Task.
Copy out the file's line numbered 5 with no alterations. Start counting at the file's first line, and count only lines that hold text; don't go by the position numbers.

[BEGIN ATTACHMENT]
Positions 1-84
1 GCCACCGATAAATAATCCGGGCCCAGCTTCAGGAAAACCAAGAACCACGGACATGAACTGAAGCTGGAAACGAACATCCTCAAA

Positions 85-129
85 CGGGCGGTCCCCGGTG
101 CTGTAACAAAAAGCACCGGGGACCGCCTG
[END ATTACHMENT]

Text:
101 CTGTAACAAAAAGCACCGGGGACCGCCTG